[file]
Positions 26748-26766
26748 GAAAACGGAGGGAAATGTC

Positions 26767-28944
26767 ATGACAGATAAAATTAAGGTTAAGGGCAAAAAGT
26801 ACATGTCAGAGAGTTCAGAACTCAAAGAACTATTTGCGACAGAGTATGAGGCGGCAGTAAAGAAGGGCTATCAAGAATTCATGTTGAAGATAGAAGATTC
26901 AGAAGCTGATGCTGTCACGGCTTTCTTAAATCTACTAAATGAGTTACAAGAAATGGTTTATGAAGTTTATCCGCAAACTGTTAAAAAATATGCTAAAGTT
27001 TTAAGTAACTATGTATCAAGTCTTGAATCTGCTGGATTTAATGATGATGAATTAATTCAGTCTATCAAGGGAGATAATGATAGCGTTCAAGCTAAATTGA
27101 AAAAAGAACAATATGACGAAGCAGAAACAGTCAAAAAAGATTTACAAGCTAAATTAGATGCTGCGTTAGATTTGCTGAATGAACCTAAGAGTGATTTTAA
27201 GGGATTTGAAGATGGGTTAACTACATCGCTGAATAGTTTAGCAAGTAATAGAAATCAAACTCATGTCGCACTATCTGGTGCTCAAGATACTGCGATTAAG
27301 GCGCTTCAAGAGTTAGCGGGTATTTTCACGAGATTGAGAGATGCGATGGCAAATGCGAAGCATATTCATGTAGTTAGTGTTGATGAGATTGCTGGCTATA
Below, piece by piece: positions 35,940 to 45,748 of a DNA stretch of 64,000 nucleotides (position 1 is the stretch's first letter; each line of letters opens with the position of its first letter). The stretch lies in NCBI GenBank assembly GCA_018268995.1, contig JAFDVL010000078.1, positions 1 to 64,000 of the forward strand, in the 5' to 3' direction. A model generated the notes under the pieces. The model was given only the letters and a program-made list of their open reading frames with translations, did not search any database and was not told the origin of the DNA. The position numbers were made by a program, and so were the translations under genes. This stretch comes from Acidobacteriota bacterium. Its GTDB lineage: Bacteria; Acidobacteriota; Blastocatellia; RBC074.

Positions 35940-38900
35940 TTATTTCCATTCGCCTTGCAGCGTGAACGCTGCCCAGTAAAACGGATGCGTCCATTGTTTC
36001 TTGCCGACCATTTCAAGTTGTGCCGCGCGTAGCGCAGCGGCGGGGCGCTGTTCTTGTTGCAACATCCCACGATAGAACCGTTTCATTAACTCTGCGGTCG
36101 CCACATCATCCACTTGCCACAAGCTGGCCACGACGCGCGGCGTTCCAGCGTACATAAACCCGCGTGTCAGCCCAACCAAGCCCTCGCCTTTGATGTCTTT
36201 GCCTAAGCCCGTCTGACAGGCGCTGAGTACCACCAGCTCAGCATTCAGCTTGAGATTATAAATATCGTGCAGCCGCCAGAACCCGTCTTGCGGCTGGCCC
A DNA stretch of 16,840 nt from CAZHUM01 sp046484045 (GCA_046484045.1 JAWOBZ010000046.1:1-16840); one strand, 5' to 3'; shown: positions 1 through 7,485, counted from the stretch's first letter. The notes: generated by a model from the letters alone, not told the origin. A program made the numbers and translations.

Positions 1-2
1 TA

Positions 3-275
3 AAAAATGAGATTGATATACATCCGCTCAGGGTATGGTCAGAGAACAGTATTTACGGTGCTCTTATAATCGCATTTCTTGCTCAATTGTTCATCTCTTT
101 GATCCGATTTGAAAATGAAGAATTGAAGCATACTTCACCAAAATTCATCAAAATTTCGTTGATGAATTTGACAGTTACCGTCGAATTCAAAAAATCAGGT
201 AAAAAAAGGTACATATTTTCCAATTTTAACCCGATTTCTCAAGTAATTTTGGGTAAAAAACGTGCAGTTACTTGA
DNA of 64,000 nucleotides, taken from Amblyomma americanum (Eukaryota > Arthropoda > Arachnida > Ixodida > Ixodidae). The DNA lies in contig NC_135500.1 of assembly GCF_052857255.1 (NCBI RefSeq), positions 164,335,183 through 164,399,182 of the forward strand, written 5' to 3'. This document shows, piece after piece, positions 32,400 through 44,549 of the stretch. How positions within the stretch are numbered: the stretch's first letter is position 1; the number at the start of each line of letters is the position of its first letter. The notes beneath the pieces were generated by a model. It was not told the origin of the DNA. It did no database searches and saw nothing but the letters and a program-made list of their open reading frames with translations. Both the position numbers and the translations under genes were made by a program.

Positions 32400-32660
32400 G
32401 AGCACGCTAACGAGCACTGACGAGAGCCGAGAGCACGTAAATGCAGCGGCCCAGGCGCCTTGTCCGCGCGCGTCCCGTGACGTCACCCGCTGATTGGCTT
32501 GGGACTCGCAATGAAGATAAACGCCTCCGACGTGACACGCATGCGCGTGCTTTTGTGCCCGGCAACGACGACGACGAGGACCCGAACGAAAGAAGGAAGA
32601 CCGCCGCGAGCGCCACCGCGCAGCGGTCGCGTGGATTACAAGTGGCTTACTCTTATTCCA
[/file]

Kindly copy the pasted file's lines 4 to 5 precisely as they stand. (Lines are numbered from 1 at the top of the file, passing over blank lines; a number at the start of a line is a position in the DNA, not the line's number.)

26767 ATGACAGATAAAATTAAGGTTAAGGGCAAAAAGT
26801 ACATGTCAGAGAGTTCAGAACTCAAAGAACTATTTGCGACAGAGTATGAGGCGGCAGTAAAGAAGGGCTATCAAGAATTCATGTTGAAGATAGAAGATTC